Water in a compressor
When I drain the air out of my compressor at the end of the workday, I sometimes find that some brownish water is also discharged. Because the compressor tanks are sealed, is there any way to remove all of the water from the tanks? Is water remaining in the tanks a big problem? And is there any way to prevent the buildup of water in the tanks?
Michael O’Farrell III, Fitchburg, MA
Drew Wiley of Berkeley, California, replies: When air is compressed, it is essentially concentrated, and any water vapor in the compressed air becomes concentrated as well. The higher the relative humidity of the air taken in by the compressor, the higher its water content, and the greater the amount of water vapor that can become trapped inside the air tank of the compressor. The concentrated water vapor condenses either when warm air from the pump meets the cooler walls of the storage tank or when air is left trapped in an inactive compressor and the entire system cools down.
Condensed water in a compressor tank is likely to contain corrosive agents due to industrial pollution (acid rain, for example) or, in coastal areas, harsh marine salts. Compressor tanks are typically made of galvanized steel and are vulnerable to these caustic substances. Stainless-steel compressor tanks are available, but they are very expensive.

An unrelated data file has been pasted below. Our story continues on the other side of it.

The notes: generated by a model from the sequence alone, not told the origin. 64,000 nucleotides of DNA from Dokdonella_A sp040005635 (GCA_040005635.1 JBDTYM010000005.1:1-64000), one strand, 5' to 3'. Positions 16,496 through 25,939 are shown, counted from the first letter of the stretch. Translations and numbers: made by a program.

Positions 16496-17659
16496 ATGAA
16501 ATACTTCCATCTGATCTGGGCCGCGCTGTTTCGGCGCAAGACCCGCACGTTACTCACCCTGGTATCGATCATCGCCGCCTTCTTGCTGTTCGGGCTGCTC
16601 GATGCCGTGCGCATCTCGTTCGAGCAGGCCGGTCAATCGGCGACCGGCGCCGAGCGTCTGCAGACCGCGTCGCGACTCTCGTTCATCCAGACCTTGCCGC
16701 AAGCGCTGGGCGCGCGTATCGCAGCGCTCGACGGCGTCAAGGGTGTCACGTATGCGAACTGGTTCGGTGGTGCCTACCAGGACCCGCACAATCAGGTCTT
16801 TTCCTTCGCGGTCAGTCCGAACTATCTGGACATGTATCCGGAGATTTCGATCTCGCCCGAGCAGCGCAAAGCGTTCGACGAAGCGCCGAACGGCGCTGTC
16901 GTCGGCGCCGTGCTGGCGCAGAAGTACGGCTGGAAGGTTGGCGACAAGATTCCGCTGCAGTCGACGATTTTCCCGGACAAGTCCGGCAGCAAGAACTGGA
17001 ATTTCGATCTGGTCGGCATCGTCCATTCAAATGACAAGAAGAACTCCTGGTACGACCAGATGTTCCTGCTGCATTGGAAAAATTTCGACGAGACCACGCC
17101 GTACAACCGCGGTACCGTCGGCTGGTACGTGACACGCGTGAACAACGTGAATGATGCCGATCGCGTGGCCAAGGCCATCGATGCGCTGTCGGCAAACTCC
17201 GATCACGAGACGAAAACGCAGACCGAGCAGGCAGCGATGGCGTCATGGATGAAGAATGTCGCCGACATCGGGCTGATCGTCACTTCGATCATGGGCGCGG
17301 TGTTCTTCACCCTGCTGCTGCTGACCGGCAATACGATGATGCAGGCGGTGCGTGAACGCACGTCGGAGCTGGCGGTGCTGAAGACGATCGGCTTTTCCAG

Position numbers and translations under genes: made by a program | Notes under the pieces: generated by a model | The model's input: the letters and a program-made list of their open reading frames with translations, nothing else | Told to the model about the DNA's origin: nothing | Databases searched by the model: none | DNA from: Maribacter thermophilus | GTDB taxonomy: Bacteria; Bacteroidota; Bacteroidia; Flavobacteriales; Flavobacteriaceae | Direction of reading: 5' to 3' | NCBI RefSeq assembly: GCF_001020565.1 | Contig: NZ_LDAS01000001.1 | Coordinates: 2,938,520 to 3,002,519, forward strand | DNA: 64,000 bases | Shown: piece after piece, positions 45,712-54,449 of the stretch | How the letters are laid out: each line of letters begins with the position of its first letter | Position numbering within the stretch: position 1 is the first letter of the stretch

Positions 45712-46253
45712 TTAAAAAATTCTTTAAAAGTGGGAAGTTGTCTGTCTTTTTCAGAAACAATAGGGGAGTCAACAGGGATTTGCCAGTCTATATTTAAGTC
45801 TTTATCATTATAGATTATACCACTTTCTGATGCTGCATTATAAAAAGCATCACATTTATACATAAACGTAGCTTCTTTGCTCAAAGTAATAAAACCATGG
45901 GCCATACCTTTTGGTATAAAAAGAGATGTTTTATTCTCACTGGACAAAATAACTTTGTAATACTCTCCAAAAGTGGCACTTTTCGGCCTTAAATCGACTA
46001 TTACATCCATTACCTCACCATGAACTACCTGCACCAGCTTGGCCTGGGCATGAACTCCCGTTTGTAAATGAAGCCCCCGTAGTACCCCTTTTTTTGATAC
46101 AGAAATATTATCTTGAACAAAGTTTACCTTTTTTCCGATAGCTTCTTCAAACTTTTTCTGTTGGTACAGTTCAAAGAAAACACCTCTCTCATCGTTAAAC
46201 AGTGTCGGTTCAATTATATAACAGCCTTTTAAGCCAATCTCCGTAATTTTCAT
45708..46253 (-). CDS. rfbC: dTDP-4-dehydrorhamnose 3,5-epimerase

The best way to minimize damage is to drain the compressor tank at the end of each workday. If the drain cock is not at the very bottom of the tank, the compressor may have to be tilted a little to facilitate drainage. If your compressor has two tanks, each should have a drain cock, and each should be drained. Having the tank fully pressurized before draining makes the job easier because pressure forces out nearly all of the water.
A small amount of corrosion in galvanized tanks is almost inevitable, and a little rust color in the discharge water is nothing to worry about. However, advanced corrosion is another matter. Rust scale can enter pressure switches or regulators, or even freeze up the pump, leading to costly repairs. In a worst-case scenario, corrosion may weaken the tank wall enough to become hazardous. In any event, compressors should always be equipped with line filters to prevent rust scale or any other particles from entering the air line and damaging tools as well.